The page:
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Did Someone Else Write The Secret Diary Of Hendrik Groen? - Op-Ed Piece

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Did Someone Else Write The Secret Diary Of Hendrik Groen? - Op-Ed Piece

There are a lot of books on my bookshelf, most of which I read when I can, but I never really bother reviewing on this site since, as you readers know, I prefer to take a more liberal approach when it comes to my book reviewing method. Sure, I talk about books here, but I also talk about character development and writing techniques, and sometimes I stray from books to analyze a story itself.

On a Monday morning, I put down this book I am about to discuss here and decided that I would give you some of my thoughts on it.

The book is called The Secret Diary of Hendrik Groen, and I can say that I would pass on it if I would mention it to others. Don’t read it. It isn’t worth the time; unless you find random insights into the life of the elderly interesting, to which case, you have to get out more. There are a lot more interesting things in the world than learning how some random old guy who seems like a pain in the ass gets his leg amputated or how a bunch of rich old people make a club for themselves because they have nothing better to do with their lives. Don’t get me wrong, the book has some insight, like how the seniors try to figure out the situations by themselves, but after a while, I was wondering if anything was going to happen. It never does.

Here is the crux of the story: The book is narrated by the title character Hendrik Groen, who basically takes us through his daily life as he lives in a senior citizen center. The book is formatted as a diary entry, so each day takes up about a page or so of the insights into the mind of Hendrik. In the center, he meets a few other old people, notably Evert, the wiseass friend, and Eefje, his trusted female friend. We see the world from Hendrik’s point of view, and it is eh. I felt like I spoke to more interesting seniors in my journeys than anything this guy ever came across in his tale.

I am baffled as to how or why this book became an international bestseller. Did all the old people in the center buy the book? I suspect that the whole book is a scam of sorts in that they are deliberately deceiving you with the material presented. Like they made the whole thing up. What are the odds that an 80-something-year-old man writes a diary for a year and then gets it published? Rather, I think the real author, who I suspect to be Hester Velmans, used the old man to make the story more presentable. If I were to write the book as a 30-year-old man, but with the narrator being an 80-year-old man, no one would buy it since I am not that age. There is comfort the reader can get by thinking they are reading the words of their grandpa rather than a younger writer, which is what Velmans is (She is a 40ish-year-old woman). The book claims to be a novel and that all the characters are fictional, so I am not far off with this theory. An author had the idea to write a story of life in a senior citizen’s home, so they, the editors, decided the best course of action was to present it as if the old guy wrote the book himself. Explain this to me, how can the book be a novel and also a memoir? It can’t be because it is not written as if it is real. The whole story is a scripted life of a senior.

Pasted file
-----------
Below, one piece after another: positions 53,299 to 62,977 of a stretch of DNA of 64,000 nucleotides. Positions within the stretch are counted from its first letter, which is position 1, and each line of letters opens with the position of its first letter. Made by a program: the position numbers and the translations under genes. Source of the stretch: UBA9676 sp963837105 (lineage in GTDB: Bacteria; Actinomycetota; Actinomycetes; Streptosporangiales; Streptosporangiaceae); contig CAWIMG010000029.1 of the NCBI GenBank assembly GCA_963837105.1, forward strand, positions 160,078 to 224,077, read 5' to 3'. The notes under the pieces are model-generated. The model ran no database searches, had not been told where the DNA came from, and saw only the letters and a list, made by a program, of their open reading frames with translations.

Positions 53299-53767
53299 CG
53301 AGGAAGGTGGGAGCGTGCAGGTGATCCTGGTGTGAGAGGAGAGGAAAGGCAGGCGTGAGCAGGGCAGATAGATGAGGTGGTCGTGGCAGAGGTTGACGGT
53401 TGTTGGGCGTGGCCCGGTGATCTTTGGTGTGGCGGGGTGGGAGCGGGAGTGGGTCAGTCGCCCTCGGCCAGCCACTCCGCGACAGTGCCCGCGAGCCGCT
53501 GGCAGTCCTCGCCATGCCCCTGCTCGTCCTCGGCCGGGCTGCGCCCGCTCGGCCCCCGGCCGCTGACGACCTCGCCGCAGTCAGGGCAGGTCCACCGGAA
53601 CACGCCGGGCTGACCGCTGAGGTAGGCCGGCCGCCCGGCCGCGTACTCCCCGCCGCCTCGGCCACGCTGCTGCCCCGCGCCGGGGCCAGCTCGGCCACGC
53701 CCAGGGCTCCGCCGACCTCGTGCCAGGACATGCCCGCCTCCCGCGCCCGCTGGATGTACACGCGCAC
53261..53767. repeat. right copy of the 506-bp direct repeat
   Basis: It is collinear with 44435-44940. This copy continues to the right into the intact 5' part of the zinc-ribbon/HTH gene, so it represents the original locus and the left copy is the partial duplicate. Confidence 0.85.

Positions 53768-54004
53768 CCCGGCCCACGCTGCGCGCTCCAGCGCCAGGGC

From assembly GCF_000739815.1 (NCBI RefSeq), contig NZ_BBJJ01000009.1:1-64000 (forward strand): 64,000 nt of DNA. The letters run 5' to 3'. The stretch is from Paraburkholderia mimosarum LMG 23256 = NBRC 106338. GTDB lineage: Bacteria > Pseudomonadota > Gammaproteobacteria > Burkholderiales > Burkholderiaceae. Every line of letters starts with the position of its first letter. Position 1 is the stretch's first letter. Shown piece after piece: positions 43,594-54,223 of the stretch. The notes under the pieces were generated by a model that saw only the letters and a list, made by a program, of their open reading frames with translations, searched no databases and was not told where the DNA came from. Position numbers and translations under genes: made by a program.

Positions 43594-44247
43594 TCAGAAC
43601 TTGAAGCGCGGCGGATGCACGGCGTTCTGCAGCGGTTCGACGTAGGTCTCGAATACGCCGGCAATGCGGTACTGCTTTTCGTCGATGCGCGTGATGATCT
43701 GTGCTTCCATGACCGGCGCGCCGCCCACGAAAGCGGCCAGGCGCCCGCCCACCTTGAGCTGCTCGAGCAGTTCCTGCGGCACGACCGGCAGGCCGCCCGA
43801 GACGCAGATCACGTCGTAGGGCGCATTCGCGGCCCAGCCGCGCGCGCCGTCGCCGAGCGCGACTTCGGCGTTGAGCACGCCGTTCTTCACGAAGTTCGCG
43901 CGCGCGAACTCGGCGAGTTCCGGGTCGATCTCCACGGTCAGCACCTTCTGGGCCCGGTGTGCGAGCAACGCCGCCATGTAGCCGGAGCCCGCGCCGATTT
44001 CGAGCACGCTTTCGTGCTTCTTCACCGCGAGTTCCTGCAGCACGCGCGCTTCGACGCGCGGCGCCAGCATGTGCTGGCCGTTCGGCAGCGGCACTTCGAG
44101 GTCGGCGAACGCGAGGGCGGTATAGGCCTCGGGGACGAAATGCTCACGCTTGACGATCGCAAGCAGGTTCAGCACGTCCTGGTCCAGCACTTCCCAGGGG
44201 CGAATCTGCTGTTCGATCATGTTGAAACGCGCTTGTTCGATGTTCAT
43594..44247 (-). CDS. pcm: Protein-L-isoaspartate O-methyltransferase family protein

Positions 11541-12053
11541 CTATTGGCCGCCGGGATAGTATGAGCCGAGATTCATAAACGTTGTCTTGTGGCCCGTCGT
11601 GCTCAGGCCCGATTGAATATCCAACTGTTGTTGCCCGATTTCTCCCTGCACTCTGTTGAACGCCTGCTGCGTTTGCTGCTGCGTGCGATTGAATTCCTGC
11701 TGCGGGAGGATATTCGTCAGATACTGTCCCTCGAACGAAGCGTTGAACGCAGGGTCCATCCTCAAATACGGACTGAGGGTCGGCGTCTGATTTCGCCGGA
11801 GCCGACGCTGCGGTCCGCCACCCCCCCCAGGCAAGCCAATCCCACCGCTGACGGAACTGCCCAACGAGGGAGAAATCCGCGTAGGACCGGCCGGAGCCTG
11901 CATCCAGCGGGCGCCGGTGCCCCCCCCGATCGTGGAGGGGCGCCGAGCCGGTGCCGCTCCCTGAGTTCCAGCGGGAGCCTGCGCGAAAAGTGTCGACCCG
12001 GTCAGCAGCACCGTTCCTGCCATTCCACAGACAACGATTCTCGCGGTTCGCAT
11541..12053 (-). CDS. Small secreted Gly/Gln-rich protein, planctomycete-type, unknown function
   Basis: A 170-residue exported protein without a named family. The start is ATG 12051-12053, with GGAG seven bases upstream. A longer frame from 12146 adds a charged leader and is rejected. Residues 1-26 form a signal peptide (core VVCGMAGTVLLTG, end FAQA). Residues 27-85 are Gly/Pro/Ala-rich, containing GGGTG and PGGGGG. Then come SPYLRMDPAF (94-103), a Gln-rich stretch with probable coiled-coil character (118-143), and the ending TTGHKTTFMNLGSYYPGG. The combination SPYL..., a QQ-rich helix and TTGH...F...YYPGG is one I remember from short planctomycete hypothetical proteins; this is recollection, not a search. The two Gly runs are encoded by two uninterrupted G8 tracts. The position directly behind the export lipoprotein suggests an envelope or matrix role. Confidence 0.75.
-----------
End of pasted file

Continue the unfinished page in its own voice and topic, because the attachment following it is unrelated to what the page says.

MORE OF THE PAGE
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The writer has a poor understanding of the English language, little to no grasp of literary devices, and needs to take a few classes on creative writing. The verse has no flow or rhythm to make it captivating or intriguing to read, meaning that I had to rely on the story to carry me through, which is bad since the story is all over the place and, at times is so random that I can imagine the real author of the book, going to their notepad to see if they can put in a few more fun ideas they have about old people.

A book has two things that it can be judged upon. The first is the use of the English language by the author. Some writers are incredible with the English they use and display for the readers to sit down and enjoy, and some stories are known because that author took the reader on a ride, not of the story, but of their words. The author I point to for this is F. Scott Fitzgerald. The man had a way with words; even when his stories were rather basic in structure and setup, you could read him knowing you were reading a master of the language. The scene he wrote of the death of Jay Gatsby is an example of that mastery.